Empowering people to become more informed about their health options, more involved in decisions made about their health, and more capable of maintaining their own good health can lead to better health outcomes and lower costs.1
In addition to diagnosing and treating illness, licensed naturopathic doctors (NDs) are uniquely educated and trained to treat the whole person, to focus on prevention, and to empower patients to make lifestyle changes in order to achieve optimal health. This attention to patient-centered care is especially valuable when it comes to the prevention and treatment of chronic illnesses such as heart disease, hypertension, and diabetes.2
Among US adults, 90% of Type 2 diabetes, 80% of cardiovascular disease, 70% of stroke, 70% of colon cancer are potentially preventable by modifiable lifestyle changes. Research has shown that for many people, these conditions can be prevented or better managed through dietary and lifestyle changes—treatments that require patients to actively participate in their own care.
For example, a major study investigating the effects of lifestyle changes in patients with coronary atherosclerosis found that after only one year of following lifestyle recommendations, about 80% of participants were able bring about plaque regression and avoid surgery without the use of lipid lowering agents.3 In addition, studies have shown that proper testing, treatment, and lifestyle changes such as losing weight, adopting a healthy diet, and physical activity have beneficial effects on people with type-2 diabetes and are the cornerstones of diabetes prevention in at-risk individuals.4
With compelling evidence of the value of actively participating in our own health, why doesn’t everyone do it? There are many reasons, but one stands out: it’s human nature to want a quick fix, and taking charge of your own health takes time and work.
Naturopathic doctors work to identify underlying causes of illness, and develop personalized treatment plans to address them. They believe their patients know their body better than anyone else, and will ask detailed questions not only about their symptoms, but also about their environment, living situation, mental health and family history in order to understand what might be causing their patients’ symptoms.
Naturopathic doctors will use diagnostic tools such as detailed health, disease, and prescription drug histories, physical exams, and targeted laboratory testing and imaging when assessing their patients’ needs. Then, when a treatment plan is being considered, NDs will want to make sure their patients know their options and will collaborate with them on decisions regarding care.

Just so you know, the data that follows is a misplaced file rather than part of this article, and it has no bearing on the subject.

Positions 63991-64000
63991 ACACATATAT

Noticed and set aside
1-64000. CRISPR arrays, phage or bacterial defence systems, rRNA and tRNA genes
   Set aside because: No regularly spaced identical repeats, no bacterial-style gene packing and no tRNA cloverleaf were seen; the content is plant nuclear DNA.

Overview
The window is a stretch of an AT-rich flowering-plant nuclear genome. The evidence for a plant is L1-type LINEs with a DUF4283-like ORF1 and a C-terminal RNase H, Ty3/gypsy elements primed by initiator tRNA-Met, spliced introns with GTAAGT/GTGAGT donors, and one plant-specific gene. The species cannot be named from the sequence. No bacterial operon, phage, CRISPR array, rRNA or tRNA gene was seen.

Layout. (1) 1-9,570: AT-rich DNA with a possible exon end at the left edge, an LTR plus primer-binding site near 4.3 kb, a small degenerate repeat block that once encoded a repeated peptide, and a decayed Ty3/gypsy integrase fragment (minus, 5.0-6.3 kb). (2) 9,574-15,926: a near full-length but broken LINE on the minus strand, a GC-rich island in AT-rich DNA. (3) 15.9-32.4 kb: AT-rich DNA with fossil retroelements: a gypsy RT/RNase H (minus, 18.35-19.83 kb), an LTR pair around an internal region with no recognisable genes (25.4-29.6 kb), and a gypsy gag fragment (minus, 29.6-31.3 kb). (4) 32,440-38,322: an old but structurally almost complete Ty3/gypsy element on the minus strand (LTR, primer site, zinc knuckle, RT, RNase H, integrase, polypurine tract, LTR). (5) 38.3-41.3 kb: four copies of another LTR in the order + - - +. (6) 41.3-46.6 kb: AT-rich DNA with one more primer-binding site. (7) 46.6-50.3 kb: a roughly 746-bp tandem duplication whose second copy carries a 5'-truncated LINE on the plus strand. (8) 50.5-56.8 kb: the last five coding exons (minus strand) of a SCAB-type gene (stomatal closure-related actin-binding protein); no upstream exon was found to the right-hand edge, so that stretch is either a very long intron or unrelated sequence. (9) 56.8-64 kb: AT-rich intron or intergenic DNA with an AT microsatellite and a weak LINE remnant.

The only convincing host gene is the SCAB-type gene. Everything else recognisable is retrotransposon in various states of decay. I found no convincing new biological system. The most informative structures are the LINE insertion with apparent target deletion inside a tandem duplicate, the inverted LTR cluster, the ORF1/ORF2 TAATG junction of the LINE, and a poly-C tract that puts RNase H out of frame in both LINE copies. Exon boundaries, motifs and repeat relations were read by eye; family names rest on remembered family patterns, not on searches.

An important underlying principle of naturopathic medicine is “doctor as teacher.” Naturopathic doctors will often spend 30-90 minutes with their patients and also want their patients to ask questions and interact with them to make sure they thoroughly understand their overall health, chronic issues, or diseases for which they might be at risk.
Equally important, naturopathic doctors will work closely with their patients over time to help ensure their success. For example, they might help shift their patients’ mindset to make and sustain lifestyle changes or modify their expectations about how quickly they will see improvement. Help to empower your patients by encouraging them to:
- Get to know themselves and their body better so they can provide detailed information about symptoms and how they feel
- Try to answer questions you may ask about all aspects of their life and lifestyle as honestly as they can
- Ask questions, engage in a dialogue about their health, and participate in decision-making about treatment options.
Bottom line, what your patients choose to do can make as much or more of a difference to their health than any decisions even the most knowledgeable and skilled ND may make for them.
For more information on naturopathic medicine, see this blog post.
- Health Policy Brief: Patient engagement. Health Affairs. February 14, 2013. Accessed October 17, 2017 http://healthaffairs.org/healthpolicybriefs/brief_pdfs/healthpolicybrief_86.pdf
- Oberg EB, Bradley R, Hsu C, Sherman KJ, Catz S, Calabrese C, et al. (2012) Patient-reported experiences with first-time naturopathic care for type-2 diabetes. PLoS One 2012;7:11. Accessed October 17, 2017 https://doi.org/10.1371/journal.pone.0048549
- Ornish D, Brown SE, Scherwitz LW, et al. Can lifestyle changes reverse coronary heart disease? The Lifestyle Heart Trial. Lancet. 1990;336:129–133. Accessed October 17, 2017 http://www.thelancet.com/journals/lancet/article/PII0140-6736(90)91656-U/abstract
- Asif M. The prevention and control the type-2 diabetes by changing lifestyle and dietary pattern. J Educ Health Promot. 2014;3:1. Accessed October 17, 2017 https://www.ncbi.nlm.nih.gov/pmc/articles/PMC3977406/
This information has been provided by the American Association of Naturopathic Physicians (AANP) and the Institute for Natural Medicine (INM). The AANP and the INM would like to acknowledge Holly Lucille, ND, RN for her contributions to the content of this post.
About the INM
The INM is a national not-for-profit 501(c)(3) organization that provides public education about naturopathic medicine and increases consumer access to naturopathic doctors. As a close partner to the AANP, the INM strives to increase consumer and physician choice in safe, effective healthcare that improves patient outcomes and lowers costs. For more information visit www.naturemed.org or call 855-799-4490.
About the AANP
The AANP is the professional association that represents licensed naturopathic physicians. The AANP strives to make naturopathic medicine available to every American, and to increase recognition of naturopathic physicians as the identified authorities on natural medicine. Learn more at www.naturopathic.org.